ST. LOUIS — About 20 minutes after the Brewers lost Sunday afternoon, giving the Cubs the best record in the National League, Cubs manager Joe Maddon was asked if he had an idea yet how good his team might be in relation to the rest of the league.
“I think we’re as good as anybody,” Maddon said. “I feel strongly about where we’re at.”
A few hours later, the Cubs were shut out for the third time in five games, this time a 5-0 loss that prevented a sweep of the Cardinals and left them exactly where they started when their six-game trip to Milwaukee and St. Louis began — a half-game behind the first-place Brewers.
When asked after the game about winning the series, Maddon reached across his desk and clicked on his favorite Meat Loaf standby.
“We’ll take two out of three any day of the week,” he said, “especially in this ballpark.”
After managing only four hits in their seventh shutout loss of the season, the Cubs feel good about where they’re at?
They could find out quickly.
After splitting six games against their top two rivals in the National League Central, the Cubs face the defending NL champion Dodgers in seven of their next 11 games.
Despite 11 players currently on the disabled list, including ace Clayton Kershaw, the Dodgers are 11-3 this month after having their five-game winning streak snapped with a loss to the Giants on Sunday.
“Obviously, they righted the ship after a slow start, which I think everybody probably thought they would,” said Cubs closer Brandon Morrow, who was the Dodgers’ top setup man last season. “And they’re going to get those [injured] guys back, too. Then watch out, probably.”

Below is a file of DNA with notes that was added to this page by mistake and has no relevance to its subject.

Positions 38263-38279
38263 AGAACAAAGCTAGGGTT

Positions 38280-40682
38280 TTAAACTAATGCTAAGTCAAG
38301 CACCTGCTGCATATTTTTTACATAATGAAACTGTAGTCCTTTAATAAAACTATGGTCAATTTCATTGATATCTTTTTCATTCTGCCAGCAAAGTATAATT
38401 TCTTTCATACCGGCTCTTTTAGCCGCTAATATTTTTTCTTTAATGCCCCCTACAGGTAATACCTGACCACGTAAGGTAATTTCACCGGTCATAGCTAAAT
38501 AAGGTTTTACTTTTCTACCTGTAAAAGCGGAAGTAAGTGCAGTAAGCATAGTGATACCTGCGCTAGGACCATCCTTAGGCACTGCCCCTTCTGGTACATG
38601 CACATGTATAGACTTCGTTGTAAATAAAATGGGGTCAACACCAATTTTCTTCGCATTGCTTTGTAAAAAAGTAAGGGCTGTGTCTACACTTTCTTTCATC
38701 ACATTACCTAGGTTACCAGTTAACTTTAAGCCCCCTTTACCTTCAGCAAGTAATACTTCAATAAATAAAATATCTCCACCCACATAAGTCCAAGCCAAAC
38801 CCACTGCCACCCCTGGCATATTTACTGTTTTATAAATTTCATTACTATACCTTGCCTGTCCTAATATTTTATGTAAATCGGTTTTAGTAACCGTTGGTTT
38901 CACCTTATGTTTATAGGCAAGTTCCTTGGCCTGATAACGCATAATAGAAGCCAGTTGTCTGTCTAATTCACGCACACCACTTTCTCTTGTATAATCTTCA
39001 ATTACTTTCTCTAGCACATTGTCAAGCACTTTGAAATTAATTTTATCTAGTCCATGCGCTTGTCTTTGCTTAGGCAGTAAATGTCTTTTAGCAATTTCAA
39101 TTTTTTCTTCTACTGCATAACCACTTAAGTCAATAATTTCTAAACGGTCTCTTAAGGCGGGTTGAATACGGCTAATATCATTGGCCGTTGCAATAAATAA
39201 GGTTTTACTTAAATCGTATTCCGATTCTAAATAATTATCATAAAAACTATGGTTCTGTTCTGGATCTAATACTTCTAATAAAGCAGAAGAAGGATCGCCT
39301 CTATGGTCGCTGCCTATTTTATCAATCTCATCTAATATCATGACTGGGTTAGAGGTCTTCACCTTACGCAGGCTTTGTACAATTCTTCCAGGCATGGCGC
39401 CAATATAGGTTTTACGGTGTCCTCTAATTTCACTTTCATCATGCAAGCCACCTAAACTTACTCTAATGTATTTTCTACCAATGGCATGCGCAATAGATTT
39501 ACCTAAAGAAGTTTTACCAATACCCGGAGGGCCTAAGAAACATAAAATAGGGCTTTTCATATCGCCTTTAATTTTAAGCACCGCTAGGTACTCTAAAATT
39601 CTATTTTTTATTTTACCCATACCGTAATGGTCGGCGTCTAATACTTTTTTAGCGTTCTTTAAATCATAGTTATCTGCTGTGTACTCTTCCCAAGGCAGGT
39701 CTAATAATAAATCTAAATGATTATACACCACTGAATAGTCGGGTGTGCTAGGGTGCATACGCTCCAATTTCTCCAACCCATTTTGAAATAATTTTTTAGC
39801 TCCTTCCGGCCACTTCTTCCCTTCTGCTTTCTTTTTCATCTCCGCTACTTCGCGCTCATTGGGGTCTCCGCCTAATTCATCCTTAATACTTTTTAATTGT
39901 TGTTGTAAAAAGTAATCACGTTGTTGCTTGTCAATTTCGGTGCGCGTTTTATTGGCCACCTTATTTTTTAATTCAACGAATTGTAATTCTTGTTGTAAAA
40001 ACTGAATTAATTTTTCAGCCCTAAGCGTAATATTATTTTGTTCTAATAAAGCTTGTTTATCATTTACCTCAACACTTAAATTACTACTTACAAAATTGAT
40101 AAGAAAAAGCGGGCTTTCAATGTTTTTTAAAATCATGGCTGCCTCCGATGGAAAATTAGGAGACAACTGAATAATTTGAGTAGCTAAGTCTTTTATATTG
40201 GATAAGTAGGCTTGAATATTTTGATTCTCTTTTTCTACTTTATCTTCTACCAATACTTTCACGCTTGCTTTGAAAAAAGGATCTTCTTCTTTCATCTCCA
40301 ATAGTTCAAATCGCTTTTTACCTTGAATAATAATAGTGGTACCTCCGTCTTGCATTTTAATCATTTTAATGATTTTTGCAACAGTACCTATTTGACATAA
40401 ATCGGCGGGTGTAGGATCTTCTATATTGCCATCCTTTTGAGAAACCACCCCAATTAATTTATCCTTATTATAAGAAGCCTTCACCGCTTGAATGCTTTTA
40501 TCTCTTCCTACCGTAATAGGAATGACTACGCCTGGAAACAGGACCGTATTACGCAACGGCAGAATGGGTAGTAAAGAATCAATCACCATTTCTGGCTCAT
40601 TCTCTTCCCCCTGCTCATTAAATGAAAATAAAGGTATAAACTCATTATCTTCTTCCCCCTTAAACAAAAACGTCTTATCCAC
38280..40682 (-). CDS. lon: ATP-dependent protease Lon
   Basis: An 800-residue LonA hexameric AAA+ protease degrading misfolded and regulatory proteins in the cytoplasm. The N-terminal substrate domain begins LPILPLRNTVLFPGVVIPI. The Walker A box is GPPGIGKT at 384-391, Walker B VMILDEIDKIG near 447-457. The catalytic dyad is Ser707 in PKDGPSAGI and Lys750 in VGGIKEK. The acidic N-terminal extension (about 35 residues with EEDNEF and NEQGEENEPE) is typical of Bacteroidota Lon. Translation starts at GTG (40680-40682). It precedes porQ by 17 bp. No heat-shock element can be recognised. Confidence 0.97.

The seven games with the Dodgers come during a stretch of 17 games in 17 days that will take the Cubs to the halfway mark of the season and into July.
Trending in their favor is a rotation that has begun to pitch to expectations the last three weeks, including Sunday’s starter, Jose Quintana, who matched Cardinals starter Jack Flaherty in a scoreless duel into the sixth on a humid, 94-degree night.
Quintana gave up back-to-back singles to open the sixth and was pulled at 86 pitches, and the two runners eventually scored to tag him with the loss.
Quintana (6-5) has allowed two runs or fewer in his last four starts and eight of his last 10.
The rotation’s ERA is 2.74 in the last 19 games, boosted significantly by Jon Lester’s All-Star-caliber pitching and Mike Montgomery’s performance in his four starts (1.14 ERA) since taking over for the injured Yu Darvish.
The Cubs are 13-6 in that stretch, even with the loss Sunday.
“That’s where it starts,” starter Kyle Hendricks said. “We set the tone. We know it’s been an up-and-down battle all year. It’s just bringing it all together and going on a run, all five of us at one time. . . . It’s close. It’s right there.”
That will get tested in the Cubs’ longest stretch of games without a day off.
So will the Cubs’ feast-or-famine lineup, especially against a Dodgers rotation that has the fifth-best ERA in the majors despite the injuries. And the NLCS rematch comes just eight months after the Dodgers’ staff stifled the Cubs in five games.
That led to staff changes that included bringing in hitting coach Chili Davis and an emphasis this year on situational hitting and finding ways to score without hitting a home run.
“I feel strongly about where we’re at,” Maddon said. “Milwaukee’s good. These [Cardinals] are good. Our division’s good. That’s nice to play in a strong division.
“Once we see the Dodgers and Nationals [late in the season], I’ll have a better idea.”